In a typical real estate cycle, homebuilders buy land when it's cheap, develop homes as the market heats up and then make big bucks selling them during a boom before starting all over.
But this is no typical cycle.
During the biggest real estate crash in decades, local homebuilders KB Home and Ryland Group Inc., and others are going into virtual hibernation. They're slashing jobs, closing offices and unloading inventory on the cheap while shying away from picking up land even at its lowest prices in years.
These measures are translating into surprisingly good cash flow for the companies and may prove to be the ticket to survival in an industry that has seen scores of homebuilders close shop. But at least one analyst frames the general strategy more harshly, even as he applauds it.
"In a sense, they are slowly liquidating the company," said Fox-Pitt Kelton analyst Robert Stevenson, who covers Westwood-based KB Home and Ryland of Calabasas, and doesn't think they are going out of business.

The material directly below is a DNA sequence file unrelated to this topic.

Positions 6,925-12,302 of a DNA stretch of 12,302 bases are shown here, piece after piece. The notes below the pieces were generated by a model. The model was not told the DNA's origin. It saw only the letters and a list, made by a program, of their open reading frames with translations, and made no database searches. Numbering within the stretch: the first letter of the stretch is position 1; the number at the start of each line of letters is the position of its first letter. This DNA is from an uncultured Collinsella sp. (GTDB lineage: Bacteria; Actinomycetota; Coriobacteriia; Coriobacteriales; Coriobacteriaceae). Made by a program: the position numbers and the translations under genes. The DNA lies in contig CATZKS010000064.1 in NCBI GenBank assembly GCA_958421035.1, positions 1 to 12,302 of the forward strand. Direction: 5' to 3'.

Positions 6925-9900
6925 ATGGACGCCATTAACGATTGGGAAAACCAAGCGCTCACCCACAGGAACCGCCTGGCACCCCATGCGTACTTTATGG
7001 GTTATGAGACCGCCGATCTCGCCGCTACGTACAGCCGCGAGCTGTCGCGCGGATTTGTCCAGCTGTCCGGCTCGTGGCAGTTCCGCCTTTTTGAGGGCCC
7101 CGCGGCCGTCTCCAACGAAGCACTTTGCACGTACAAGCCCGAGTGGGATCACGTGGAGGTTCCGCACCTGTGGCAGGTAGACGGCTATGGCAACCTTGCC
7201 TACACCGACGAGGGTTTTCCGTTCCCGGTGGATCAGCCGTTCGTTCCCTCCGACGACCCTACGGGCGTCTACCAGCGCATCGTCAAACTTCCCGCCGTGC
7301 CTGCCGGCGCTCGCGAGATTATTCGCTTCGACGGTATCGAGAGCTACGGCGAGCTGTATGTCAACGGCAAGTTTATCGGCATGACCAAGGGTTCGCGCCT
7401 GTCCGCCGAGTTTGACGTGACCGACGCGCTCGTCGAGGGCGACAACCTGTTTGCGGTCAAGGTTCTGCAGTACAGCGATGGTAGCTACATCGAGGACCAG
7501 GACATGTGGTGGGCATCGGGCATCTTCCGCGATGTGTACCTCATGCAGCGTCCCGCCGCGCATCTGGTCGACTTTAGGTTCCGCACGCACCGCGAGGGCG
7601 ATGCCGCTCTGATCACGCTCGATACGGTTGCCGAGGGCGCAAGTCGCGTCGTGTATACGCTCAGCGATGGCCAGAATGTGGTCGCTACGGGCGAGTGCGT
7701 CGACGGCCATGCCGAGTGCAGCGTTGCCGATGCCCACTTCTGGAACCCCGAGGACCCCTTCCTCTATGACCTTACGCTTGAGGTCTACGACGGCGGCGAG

Tough words to be sure, but the housing market has been even tougher. First crimped by the credit crunch two years ago, home sales are now being hit hard by rising unemployment and a deepening recession that has continued to force homeowners into foreclosure and lower prices.
Last week, the federal government released figures showing housing prices declined 8 percent in November, the largest drop since those records began being kept in 1991. That's left the national median at just $181,000 in November, about 20 percent off its peak and the bust has been far worse in boom markets such as Los Angeles County.
That has forced homebuilders to try and compete in a market filled with dirt cheap foreclosed homes that in many cases have been occupied for less than a year. Earlier this month, John Laing Homes of Irvine said that it was cutting jobs and looking to raise billions of dollars. And veteran builder Barratt American Inc. of Carlsbad filed for Chapter 11 bankruptcy protection Dec. 24.
KB Home, the nation's fifth largest homebuilder, and Ryland, the 11th largest, have not been immune, recording losses in the hundreds of millions of dollars in their last quarterly reports a huge change from record earnings of just a few years ago. That has been reflected in their stock prices, both of which traded at a fraction of highs that topped $80 in 2005.
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